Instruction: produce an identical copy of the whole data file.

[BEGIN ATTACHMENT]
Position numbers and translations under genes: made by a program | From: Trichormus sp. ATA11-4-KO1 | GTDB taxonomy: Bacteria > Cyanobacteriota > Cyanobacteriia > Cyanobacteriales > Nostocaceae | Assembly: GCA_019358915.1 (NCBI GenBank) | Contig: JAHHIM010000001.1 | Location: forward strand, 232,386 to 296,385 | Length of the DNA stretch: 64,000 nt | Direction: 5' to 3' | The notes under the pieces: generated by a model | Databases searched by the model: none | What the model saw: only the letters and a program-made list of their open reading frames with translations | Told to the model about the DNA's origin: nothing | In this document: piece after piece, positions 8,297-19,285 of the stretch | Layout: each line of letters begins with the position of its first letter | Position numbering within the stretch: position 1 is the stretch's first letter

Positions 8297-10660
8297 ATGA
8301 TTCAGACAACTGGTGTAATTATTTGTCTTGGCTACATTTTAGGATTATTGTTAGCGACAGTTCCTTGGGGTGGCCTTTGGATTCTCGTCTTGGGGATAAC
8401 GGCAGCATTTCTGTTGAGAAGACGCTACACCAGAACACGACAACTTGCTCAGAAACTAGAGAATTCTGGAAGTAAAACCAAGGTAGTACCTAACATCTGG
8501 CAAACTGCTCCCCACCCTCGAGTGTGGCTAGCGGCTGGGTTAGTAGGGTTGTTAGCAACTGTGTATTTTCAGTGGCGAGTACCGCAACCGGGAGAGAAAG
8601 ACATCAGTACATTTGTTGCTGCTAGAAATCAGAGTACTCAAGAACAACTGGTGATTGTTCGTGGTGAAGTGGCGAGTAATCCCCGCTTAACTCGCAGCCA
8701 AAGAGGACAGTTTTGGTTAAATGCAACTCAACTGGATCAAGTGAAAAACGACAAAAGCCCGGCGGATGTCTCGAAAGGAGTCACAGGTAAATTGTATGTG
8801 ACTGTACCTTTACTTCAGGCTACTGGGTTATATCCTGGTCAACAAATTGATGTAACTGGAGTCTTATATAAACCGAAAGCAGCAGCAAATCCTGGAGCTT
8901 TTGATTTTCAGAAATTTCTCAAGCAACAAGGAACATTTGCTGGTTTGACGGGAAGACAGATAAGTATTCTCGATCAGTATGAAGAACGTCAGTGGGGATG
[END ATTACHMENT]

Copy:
Position numbers and translations under genes: made by a program | From: Trichormus sp. ATA11-4-KO1 | GTDB taxonomy: Bacteria > Cyanobacteriota > Cyanobacteriia > Cyanobacteriales > Nostocaceae | Assembly: GCA_019358915.1 (NCBI GenBank) | Contig: JAHHIM010000001.1 | Location: forward strand, 232,386 to 296,385 | Length of the DNA stretch: 64,000 nt | Direction: 5' to 3' | The notes under the pieces: generated by a model | Databases searched by the model: none | What the model saw: only the letters and a program-made list of their open reading frames with translations | Told to the model about the DNA's origin: nothing | In this document: piece after piece, positions 8,297-19,285 of the stretch | Layout: each line of letters begins with the position of its first letter | Position numbering within the stretch: position 1 is the stretch's first letter

Positions 8297-10660
8297 ATGA
8301 TTCAGACAACTGGTGTAATTATTTGTCTTGGCTACATTTTAGGATTATTGTTAGCGACAGTTCCTTGGGGTGGCCTTTGGATTCTCGTCTTGGGGATAAC
8401 GGCAGCATTTCTGTTGAGAAGACGCTACACCAGAACACGACAACTTGCTCAGAAACTAGAGAATTCTGGAAGTAAAACCAAGGTAGTACCTAACATCTGG
8501 CAAACTGCTCCCCACCCTCGAGTGTGGCTAGCGGCTGGGTTAGTAGGGTTGTTAGCAACTGTGTATTTTCAGTGGCGAGTACCGCAACCGGGAGAGAAAG
8601 ACATCAGTACATTTGTTGCTGCTAGAAATCAGAGTACTCAAGAACAACTGGTGATTGTTCGTGGTGAAGTGGCGAGTAATCCCCGCTTAACTCGCAGCCA
8701 AAGAGGACAGTTTTGGTTAAATGCAACTCAACTGGATCAAGTGAAAAACGACAAAAGCCCGGCGGATGTCTCGAAAGGAGTCACAGGTAAATTGTATGTG
8801 ACTGTACCTTTACTTCAGGCTACTGGGTTATATCCTGGTCAACAAATTGATGTAACTGGAGTCTTATATAAACCGAAAGCAGCAGCAAATCCTGGAGCTT
8901 TTGATTTTCAGAAATTTCTCAAGCAACAAGGAACATTTGCTGGTTTGACGGGAAGACAGATAAGTATTCTCGATCAGTATGAAGAACGTCAGTGGGGATG